Wholes are said to be more than the sum of their parts. This ‘more’ contains both a promise and a threat. When different elements – which might also be individuals, cultures, disciplines or methods – form a whole, they not only join forces, but also generate a surplus from which the parts can also benefit.

Being part of a whole is a way to acquire meaning and to extend beyond one’s limited existence; and having a part in the whole is to have an enlarged agency. But wholes are also more powerful than the sum of their parts. Wholes constitute their parts, they determine what is a part and what is apart, what can become a part and which parts have no part. Even if parts therefore may not be said to pre-exist the whole, there may still be something in them that exceeds being a part – if only the possibility of being part of a different whole.

While a desire for being whole or part of a whole seems all-too natural, organic metaphors – which are often used to think part-whole relationships – have been criticized precisely for naturalizing relations of hierarchy and power. Yet, entirely abandoning the whole in favour of the part(icular) is also problematic. After the disenchantments of the postmodern, post-cold-war period and in the face of global crises – be they financial, economic, political, or ecological – the critical need of including a holistic perspective is felt with renewed urgency. At the same time, there is a growing concern that the ‘situatedness’ of any such perspective and the multiple, incommensurable ways of constituting wholes may be forgotten.

How are wholes differently constituted and how do wholes constitute, determine and control their parts? Do ontological, epistemological, aesthetic and affective registers interrelate in different ways in material, symbolic, narrative, and psychological constructions? Can wholes emerge spontaneously from a collection of elements and their relations, from interactions or intra-actions?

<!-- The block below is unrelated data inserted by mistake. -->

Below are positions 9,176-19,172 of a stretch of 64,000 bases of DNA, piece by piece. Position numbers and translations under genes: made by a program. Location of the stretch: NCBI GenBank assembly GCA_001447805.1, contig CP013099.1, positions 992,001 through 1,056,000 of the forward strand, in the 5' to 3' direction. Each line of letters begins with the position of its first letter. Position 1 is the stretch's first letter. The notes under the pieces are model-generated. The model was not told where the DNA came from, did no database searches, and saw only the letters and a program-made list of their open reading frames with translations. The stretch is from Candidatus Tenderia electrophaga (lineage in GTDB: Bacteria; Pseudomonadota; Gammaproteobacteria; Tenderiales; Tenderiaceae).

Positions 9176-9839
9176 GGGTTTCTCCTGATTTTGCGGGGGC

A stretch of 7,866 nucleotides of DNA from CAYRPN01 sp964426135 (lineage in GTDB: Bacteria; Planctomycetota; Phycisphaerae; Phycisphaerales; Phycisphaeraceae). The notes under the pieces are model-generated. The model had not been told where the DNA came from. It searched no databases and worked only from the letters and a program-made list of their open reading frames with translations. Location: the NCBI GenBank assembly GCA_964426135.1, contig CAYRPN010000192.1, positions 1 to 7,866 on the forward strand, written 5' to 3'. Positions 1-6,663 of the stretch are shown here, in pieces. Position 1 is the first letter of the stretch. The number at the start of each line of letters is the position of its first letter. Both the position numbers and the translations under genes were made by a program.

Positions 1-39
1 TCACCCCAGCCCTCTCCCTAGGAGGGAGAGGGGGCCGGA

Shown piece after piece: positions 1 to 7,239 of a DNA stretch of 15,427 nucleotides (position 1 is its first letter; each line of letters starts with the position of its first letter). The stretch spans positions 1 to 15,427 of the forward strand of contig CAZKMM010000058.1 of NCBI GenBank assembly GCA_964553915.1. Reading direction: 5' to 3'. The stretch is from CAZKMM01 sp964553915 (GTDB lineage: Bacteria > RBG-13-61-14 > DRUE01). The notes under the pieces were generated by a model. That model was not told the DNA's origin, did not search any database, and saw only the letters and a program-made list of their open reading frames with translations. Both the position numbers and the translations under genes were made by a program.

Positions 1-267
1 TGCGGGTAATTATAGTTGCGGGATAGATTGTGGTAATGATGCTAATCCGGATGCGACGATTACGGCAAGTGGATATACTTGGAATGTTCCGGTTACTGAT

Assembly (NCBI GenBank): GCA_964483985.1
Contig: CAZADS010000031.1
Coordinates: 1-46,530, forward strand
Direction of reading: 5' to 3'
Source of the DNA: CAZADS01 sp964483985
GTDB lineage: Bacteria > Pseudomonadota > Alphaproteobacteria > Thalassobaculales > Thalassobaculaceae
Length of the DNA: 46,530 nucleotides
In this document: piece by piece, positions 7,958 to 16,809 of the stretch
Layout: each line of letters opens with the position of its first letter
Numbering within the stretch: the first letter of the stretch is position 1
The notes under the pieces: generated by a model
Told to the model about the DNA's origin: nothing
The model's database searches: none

Does their constitution necessarily involve exclusion – not only of some parts and of other conceivable wholes but also of some aspects of the constituting elements? And, insofar as exclusion involves loss or violence, to what extent does it help to consider the totality of potential constitutions? But from what position can this totality be postulated if not from a necessarily partial perspective within? What is gained by shifting to notions such as complex systems, assemblages, entanglement, or hybridity?

Related Projects

Related People


Eirini Avramopoulou
The Agony of Stasis:
A Study of the Affects of Activism in Istanbul, Turkey

Daniel Colucciello Barber
Conversion Remains: Genealogy, Contemporaneity, Intermattering

Marcus Coelen
Other Wholeness and Something Wholly Other (Psychoanalysis, Philology, Ontology)

Honor Gavin
Complementary Dispositions: Being Free Indirect in Literature and Film

Peta Hinton
A Sociality of Death: Affirmative Futures and New Materialist Approaches to ‘Life Itself’

Jamila Mascat
Adventures of the Totality.
Between Hegel and His Posterity

Robert Meunier
The Historical Dynamics of Plurality in the Life Sciences -
Perspectives of Practice and the Parts and Properties of Organisms

Nahal Naficy
Persian Miniatures as Figures of a Whole:
Ethnographic Reflections on Iranian-ness Inside and Outside Iran

Stefano Osnaghi
Bohr's Semantic Holism
and Its Paradoxes

Ruth Preser
Belonging Travels

Filippo Trentin
Reassembled Fragments, Flexible Wholes: Towards a Topology of the Atlas

Arnd Wedemeyer
1977 in Two Germanies: A Counter-History of the Non-Event



Related Events


Reconfiguring
Cultural Inquiry

29 Jun 1 Jul 2017

De-Constituting
Wholes

9 10 Jul 2014

Alana Lentin
30 Jun 2014

The
Lecture

27 28 Jun 2014

Apocalypses and
Catastrophes

14 Jun 2014

Leftover
20 May 2014

Leftover
20 May 2014

Jasbir
Puar

12 May 2014

Anke te
Heesen

5 May 2014

Michel
Bitbol

24 Mar 2014

Literality
21 Mar 2014

Dichtung als
Wissen

27 Feb 2014

Politics of
Negativity

17 Jan 2014

Unfinished
4 Dec 2013

Practicing Feminist
Materialisms

29 Nov 2013